Music industry

Music industry titan Mo Ostin who worked with Sinatra, Hendrix and Prince dies at 95

Updated August 2, 2022 4:56 PM ET

Music industry pays tribute to record executive Mo Ostin, who died ‘peacefully in his sleep’ on Sunday evening, according to a statement from Warner Records. He was 95 years old.

Ostin has overseen the careers of a long list of big-name talents: The Kinks, Jimi Hendrix, Joni Mitchell, Neil Young and Prince among them.

Born in New York to Russian immigrants, Ostin’s early years in the business were spent at jazz label Verve. In 1960, when Frank Sinatra started his own record label, Reprise, he hired Ostin as administrative vice president. Reprise was eventually purchased by Warner Records.

In 1970, Ostin became chairman of Warner Bros. Records. Under his leadership, the company was home to both mainstream pop stars like James Taylor and Fleetwood Mac and edgier artists like Frank Zappa and The Sex Pistols.

“Mo was probably the most music-loving and music-centric general manager of a record company during the rock and roll era,” says Peter Ames Carlin, the author of Sonic Boom: The Impossible Rise of Warner Bros. Records, from Hendrix to Fleetwood Mac, from Madonna to Prince. Ames says when Ostin took over Warner, he told his employees to change their approach. “He sat them down and he said, ‘Listen, we have to stop trying to make hit records. Let’s just make good records and turn them into hits. ”

After leaving Warner in 1993, Ostin continued to run DreamWorks SKG, along with his son Michael and former Warner executive Lenny Waronker.

Ed Thrasher/MPTV via Reuters

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MPTV via Reuters

Frank Sinatra with Mo Ostin during a recording session in 1967.

Among the many tributes, Nancy, daughter of Frank Sinatra, herself a Reprise artist, writing that Ostin was “a real force in the music industry and a real sweetheart”.

Rapper and producer Q-Tip, who signed with DreamWorks SKG to work with Ostin and Waronker, writing“thank you for all the knowledge you imparted and contributions from jimi hendrix to prince.. neva Be another.”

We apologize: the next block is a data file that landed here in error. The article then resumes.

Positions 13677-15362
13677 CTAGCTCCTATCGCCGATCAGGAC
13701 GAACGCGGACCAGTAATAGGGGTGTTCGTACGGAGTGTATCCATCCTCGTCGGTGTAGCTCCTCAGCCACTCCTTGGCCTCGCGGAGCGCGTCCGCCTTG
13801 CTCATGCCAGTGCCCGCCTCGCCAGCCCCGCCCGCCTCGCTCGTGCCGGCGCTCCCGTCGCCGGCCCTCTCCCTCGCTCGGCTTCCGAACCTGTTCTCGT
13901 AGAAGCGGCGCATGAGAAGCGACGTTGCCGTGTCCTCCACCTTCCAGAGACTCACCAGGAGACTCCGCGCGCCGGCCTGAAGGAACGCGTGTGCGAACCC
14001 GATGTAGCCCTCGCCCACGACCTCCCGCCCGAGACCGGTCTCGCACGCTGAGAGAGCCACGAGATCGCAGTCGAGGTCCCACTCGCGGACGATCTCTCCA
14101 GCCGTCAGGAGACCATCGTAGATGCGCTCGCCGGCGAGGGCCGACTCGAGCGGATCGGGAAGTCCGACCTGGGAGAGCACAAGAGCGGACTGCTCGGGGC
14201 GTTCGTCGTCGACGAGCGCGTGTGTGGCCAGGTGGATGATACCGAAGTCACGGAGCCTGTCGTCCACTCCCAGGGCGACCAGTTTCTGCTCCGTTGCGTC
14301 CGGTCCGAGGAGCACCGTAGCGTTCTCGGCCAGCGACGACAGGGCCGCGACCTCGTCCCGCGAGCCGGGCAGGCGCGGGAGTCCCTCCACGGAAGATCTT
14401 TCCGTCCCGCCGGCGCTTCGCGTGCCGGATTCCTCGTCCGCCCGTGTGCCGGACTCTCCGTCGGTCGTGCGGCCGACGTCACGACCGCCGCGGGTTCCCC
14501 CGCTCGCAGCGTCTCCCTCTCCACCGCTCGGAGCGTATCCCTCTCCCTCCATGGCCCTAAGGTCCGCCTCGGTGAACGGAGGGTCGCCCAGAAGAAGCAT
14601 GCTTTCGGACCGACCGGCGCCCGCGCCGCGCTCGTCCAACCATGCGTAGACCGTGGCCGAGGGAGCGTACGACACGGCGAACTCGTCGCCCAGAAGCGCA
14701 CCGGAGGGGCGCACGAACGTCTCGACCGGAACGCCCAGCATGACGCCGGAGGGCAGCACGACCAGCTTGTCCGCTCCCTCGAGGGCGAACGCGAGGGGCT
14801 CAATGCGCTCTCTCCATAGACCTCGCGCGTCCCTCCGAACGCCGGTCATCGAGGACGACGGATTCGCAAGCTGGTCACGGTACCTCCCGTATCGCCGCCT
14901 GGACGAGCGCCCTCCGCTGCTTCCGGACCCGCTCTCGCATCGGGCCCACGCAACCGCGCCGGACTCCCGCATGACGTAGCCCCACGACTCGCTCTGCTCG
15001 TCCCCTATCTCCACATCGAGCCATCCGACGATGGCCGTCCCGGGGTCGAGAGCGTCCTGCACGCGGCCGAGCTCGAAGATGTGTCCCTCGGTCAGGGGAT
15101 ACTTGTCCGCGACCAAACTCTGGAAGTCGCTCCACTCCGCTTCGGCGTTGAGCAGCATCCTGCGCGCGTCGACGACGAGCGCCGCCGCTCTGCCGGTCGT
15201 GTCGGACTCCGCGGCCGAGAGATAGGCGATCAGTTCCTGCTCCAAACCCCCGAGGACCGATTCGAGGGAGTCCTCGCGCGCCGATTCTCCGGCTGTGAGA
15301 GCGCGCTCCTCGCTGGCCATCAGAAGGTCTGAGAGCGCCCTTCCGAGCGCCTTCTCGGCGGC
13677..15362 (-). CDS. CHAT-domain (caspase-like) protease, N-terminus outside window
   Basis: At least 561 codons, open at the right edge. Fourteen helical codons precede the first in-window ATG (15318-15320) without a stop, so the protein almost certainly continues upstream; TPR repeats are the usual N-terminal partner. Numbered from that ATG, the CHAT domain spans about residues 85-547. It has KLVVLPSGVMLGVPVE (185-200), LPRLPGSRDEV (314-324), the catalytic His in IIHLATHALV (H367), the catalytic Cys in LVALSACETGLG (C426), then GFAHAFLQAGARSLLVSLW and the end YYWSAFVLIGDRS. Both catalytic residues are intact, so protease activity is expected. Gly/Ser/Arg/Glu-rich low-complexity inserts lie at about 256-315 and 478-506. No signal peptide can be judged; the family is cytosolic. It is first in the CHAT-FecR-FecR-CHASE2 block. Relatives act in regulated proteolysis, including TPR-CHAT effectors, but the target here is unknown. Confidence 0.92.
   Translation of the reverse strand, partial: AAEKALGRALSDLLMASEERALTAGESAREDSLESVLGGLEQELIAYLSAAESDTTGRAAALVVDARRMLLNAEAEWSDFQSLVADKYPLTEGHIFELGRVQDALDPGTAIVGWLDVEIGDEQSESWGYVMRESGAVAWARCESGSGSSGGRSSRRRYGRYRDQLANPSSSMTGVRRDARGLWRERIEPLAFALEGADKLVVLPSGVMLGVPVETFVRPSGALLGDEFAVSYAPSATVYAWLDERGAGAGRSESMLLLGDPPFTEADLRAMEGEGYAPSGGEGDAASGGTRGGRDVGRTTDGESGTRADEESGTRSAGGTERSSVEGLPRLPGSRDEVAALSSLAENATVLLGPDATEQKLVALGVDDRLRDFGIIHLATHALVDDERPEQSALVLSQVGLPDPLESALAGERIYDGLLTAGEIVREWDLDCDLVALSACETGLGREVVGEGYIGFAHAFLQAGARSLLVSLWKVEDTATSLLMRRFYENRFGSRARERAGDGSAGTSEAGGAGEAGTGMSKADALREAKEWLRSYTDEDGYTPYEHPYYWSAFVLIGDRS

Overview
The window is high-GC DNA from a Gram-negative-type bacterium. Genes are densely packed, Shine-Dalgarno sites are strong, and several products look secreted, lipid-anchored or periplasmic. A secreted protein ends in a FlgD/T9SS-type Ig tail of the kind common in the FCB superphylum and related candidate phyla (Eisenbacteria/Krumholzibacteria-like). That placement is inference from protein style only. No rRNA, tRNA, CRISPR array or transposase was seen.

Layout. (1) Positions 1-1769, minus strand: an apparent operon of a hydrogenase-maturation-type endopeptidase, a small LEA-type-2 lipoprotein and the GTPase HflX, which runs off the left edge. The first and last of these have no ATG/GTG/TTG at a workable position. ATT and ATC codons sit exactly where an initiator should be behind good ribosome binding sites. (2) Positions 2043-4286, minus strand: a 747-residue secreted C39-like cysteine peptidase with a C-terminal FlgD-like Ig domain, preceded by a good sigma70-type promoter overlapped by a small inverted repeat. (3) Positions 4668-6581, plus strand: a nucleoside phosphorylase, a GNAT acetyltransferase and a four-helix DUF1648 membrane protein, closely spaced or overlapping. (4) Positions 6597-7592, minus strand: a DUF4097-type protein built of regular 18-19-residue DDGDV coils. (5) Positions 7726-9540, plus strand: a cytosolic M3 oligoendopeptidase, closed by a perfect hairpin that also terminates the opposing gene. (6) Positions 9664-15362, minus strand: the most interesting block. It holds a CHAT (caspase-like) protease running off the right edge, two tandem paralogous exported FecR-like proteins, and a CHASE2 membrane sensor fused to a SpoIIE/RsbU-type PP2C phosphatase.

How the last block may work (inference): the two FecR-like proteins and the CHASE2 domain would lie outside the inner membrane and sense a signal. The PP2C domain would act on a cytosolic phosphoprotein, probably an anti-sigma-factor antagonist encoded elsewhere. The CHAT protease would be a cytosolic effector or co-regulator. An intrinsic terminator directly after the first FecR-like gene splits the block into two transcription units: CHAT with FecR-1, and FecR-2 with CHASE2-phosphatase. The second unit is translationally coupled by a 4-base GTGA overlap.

The Twitter account of the late Tom Small messages, “Mo Ostin deeply inspired Tom as President of the Warner Brothers Music Division and was responsible for the creation of Wildflowers and the Traveling Wilburys, among many other landmark musical ventures. God bless Mo. One of the truly good. Our thoughts are with his family today.”

Ostin had his detractors. In 1978 Warner acquired Sire Records which brought in the Talking Heads label, The Pretenders and Madonna. Sire founder Seymour Stein had no kind words for Ostin in his memoir, calling him a “secret by design” and a “born politician”.

In 1994, Ostin reflected on the tension between giving artists creative freedom and what matters most in an interview with The Los Angeles Times, “You can’t measure the value of a quality act by its commercial punch. Randy Newman, Van Dyke Parks, Ry Cooder – those guys [helped us] sign as many acts to this label as some of our biggest sellers because they had this incredible recognition and respect from their peers.”

Ostin was inducted into the Rock and Roll Hall of Fame in 2003.

“Mo lived an extraordinary life doing what he loved, and he will be deeply missed by the entire industry he helped create, as well as the countless artists and colleagues he inspired to be their best. shape,” the Warner Records statement read, “On behalf of everyone at Warner, we would like to thank Mo for all he has done and for his inspiring faith in our bright future.”

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